The most important component trend in the 1990s will continue to be the worldwide changeover from leaded to surface-mounted devices. As component users get smarter, they inevitably switch from leaded components to surface-mounted devices, wherever possible, for the simple reason that they save money. Because of their small size, surface-mounted devices save space on pc boards, which cuts costs. In addition, they’re more reliable and they cost less to handle. I also expect them to become less expensive than leaded components.

Not surprisingly, Japan is the leader in the use of surface-mounted devices. Whereas only 10% of the passive components used in Europe are surface-mounted devices, over 50{ of them are in Japan. In North America, the figure is about 13%. Over the next five years, I expect that leadless passive components used in North America will rise past 50%, with Europe to follow suit. The overwhelming trend is toward surface mounting, and anyone who hasn’t made the transition should plan on starting soon.

For potential users of surface-mounted devices who aren’t sure how to start, there are assembly operations that do subcontracting work. Many small and medium-sized companies go to such assemblers to get their designs established, and later they bring the work inside. Large companies also use outside contractors to smooth out the peaks and valleys in their production schedules. High-speed equipment for placing surface-mounted devices is somewhat expensive, and not even a giant corporation wants to have this gear just sitting around.

As time goes on, I expect these devices to get better and to become more popular and less expensive. For the components that I’m most familiar with–tantalum capacitors–“better” takes on many definitions. It means more reliable parts with tighter tolerances and better stability; packing more CV (capacitance-voltage product) into a given volume; lowering the cost per CV; and the ability to work well at ever higher frequencies.

When I went to school, the basic electrolytic capacitor was an aluminum device with a tolerance of -20% and +50%, or even +100%. Today, we’re routinely making tantalum units with tolerances of [+ or -]5%, even [+ or -]2% can be done on special order. Tighter tolerances can be expected in the near future. These capacitors can be used for timing and waveform-shaping applications, not just for power-supply filtering and decoupling. That was simply unthinkable for an electrolytic capacitor in the past.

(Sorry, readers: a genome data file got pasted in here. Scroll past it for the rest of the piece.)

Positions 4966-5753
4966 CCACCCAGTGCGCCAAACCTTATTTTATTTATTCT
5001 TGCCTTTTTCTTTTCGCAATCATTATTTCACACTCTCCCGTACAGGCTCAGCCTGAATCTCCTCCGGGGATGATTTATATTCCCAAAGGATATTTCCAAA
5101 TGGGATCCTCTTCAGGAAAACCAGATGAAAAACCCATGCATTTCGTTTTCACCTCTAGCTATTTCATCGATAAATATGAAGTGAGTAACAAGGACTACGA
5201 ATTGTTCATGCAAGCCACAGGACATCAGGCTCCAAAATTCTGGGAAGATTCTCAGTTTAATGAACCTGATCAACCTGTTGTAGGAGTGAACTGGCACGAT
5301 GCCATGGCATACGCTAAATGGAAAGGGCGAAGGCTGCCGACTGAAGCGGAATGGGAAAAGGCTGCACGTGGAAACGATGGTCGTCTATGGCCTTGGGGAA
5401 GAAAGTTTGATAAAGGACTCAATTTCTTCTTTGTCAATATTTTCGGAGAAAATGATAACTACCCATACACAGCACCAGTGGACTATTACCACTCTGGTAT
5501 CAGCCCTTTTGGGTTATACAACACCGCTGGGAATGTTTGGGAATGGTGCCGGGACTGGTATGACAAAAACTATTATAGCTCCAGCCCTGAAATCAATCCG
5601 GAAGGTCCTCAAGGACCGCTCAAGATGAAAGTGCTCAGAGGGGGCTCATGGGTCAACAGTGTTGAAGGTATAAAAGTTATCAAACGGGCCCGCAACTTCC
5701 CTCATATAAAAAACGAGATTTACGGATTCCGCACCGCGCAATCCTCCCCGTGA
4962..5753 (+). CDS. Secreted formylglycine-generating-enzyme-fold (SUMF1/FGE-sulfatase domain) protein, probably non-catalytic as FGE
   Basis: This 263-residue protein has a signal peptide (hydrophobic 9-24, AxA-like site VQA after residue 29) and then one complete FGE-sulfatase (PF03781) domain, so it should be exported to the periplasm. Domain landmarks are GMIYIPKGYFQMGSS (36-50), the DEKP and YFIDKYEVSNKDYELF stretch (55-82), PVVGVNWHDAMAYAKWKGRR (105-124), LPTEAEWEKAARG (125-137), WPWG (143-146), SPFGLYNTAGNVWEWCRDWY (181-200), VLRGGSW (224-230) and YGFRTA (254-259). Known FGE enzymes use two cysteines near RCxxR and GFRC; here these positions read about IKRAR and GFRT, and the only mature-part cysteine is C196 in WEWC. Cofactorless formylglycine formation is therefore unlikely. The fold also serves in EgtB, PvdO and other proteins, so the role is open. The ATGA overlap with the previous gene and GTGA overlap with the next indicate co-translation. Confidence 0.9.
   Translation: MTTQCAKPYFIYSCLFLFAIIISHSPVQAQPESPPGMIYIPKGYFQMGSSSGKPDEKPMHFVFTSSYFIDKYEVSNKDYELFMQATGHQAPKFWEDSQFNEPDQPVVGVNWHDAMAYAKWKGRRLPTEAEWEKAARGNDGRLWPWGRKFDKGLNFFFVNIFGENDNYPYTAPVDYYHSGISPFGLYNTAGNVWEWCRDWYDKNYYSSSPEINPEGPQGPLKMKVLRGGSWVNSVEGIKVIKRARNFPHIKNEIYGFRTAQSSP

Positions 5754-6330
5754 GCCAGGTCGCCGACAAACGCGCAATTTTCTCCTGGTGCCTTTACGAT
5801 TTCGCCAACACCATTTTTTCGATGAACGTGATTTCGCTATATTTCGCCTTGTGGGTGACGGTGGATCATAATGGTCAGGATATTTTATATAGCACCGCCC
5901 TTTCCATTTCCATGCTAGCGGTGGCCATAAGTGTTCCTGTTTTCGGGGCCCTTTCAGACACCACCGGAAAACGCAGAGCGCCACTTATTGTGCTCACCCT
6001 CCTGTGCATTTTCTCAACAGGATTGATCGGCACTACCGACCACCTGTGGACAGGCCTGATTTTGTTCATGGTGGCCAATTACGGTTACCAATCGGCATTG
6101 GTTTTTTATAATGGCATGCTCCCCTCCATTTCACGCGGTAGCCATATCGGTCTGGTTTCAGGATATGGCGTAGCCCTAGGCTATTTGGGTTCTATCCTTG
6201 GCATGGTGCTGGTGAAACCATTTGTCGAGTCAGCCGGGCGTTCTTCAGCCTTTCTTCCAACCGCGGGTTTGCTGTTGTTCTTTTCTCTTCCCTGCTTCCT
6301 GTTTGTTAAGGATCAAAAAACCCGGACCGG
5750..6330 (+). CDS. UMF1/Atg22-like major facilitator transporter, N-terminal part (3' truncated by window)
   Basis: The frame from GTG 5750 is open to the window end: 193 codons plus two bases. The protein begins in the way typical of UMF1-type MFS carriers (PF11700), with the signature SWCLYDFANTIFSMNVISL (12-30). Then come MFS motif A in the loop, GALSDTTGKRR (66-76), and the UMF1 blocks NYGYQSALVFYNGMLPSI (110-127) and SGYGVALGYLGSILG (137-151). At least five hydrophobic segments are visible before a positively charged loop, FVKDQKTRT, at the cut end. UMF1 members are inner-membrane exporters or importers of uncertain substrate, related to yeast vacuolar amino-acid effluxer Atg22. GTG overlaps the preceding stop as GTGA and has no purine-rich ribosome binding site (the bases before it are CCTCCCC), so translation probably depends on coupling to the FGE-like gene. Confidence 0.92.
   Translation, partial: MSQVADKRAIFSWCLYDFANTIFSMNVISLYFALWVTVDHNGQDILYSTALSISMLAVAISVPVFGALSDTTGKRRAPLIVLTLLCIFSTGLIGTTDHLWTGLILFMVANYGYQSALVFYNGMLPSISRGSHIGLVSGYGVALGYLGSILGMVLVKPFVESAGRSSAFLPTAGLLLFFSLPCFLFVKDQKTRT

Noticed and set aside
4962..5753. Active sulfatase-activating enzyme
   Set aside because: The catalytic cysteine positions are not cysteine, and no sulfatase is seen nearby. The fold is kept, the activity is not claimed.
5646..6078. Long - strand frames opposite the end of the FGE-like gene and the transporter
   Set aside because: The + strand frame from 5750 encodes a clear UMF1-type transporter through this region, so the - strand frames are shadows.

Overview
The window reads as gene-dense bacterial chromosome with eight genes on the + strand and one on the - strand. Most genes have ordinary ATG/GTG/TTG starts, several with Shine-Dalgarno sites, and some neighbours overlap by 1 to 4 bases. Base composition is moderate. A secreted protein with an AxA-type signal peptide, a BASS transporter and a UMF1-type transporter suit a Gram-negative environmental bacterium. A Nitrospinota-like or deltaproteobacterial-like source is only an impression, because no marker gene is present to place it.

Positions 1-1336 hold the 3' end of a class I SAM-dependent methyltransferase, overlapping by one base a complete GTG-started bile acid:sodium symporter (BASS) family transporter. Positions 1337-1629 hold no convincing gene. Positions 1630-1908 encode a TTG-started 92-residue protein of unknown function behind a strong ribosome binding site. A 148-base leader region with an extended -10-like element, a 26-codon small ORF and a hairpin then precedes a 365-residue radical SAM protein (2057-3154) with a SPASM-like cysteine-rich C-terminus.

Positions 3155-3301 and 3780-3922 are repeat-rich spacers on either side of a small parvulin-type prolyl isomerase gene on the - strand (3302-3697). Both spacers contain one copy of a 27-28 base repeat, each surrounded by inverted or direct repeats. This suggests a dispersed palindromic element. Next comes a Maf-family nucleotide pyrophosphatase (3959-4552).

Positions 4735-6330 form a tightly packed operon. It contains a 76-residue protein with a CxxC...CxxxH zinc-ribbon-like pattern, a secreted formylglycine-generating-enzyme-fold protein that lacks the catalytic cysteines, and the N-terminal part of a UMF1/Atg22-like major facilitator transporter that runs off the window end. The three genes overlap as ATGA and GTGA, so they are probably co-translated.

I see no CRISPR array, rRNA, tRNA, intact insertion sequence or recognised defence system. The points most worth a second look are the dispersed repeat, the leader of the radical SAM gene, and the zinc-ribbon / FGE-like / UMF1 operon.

We’re also making specials in which the variation of capacitance with temperature and frequency is tightly controlled. That capability is opening up new applications for tantalum capacitors–both in displacing other capacitor types and in areas that never existed before, such as fiber optic communications. We can expect other types of electrolytic capacitors to also open up even more applications.

The latest tantalum electrolytics are also maintaining their capacitive nature at increasingly high frequencies. They present a lower equivalent series resistance (ESR) and remain reactive at frequencies up to about 1 MHz, a figure that will undoubtedly increase during the next decade. Therefore, they can better serve their intended function–decoupling.

A major function of the electrolytics is to filter out power-supply noise. With today’s switches running at 100 to 500 kHz, they’re often operated near the limits of their capabilities, but they continue to deliver their intended outputs.

Working at the edge, however, can be tricky. Applying electrolytic capacitors at high frequencies requires expert knowledge, which brings us to another important element for the next decade–service. Component makers not only need to make better components, they need to deliver them precisely when the customer wants them. They also must supply all of the required technical support. To help with the latter requirement, we’re writing and compiling a series of simple capacitor application programs that can run on a PC. Our intention is to make those programs available to users along with our catalog.

Then designers, at their own leisure, can choose a part from the catalog, key in their operating parameters, and get, for example, a plot of ESR vs. frequency. The whole objective is to make it easier for people to use and understand the components.

Giving Futons A Better Name

If Sean Pathiratne has his way, the word “futon” will gradually fade from the home furnishings lexicon.

Pathiratne is president of Lifestyle Solutions Inc., a major manufacturer of futon frames. His choice of words: “sofa-bed convertible.” In fact, that’s what he now calls his product in his promotional literature. To Pathiratne, “futon” too often conjures up the image of the disposable, cheap contraption used by college students.

Low-cost futons will continue to occupy a niche on the floors of mass merchants and warehouse clubs. But if the futon category expects to gain acceptance with high-end consumers and traditional retailers that have so far shied from this category, the products and image will have to be more upscale — and challenge the cumbersome fold-out sleeper sofa, according to Pathiratne. Other manufacturers of futon products are starting to think along those same lines and devoting more effort to quality workmanship and the promotion of style.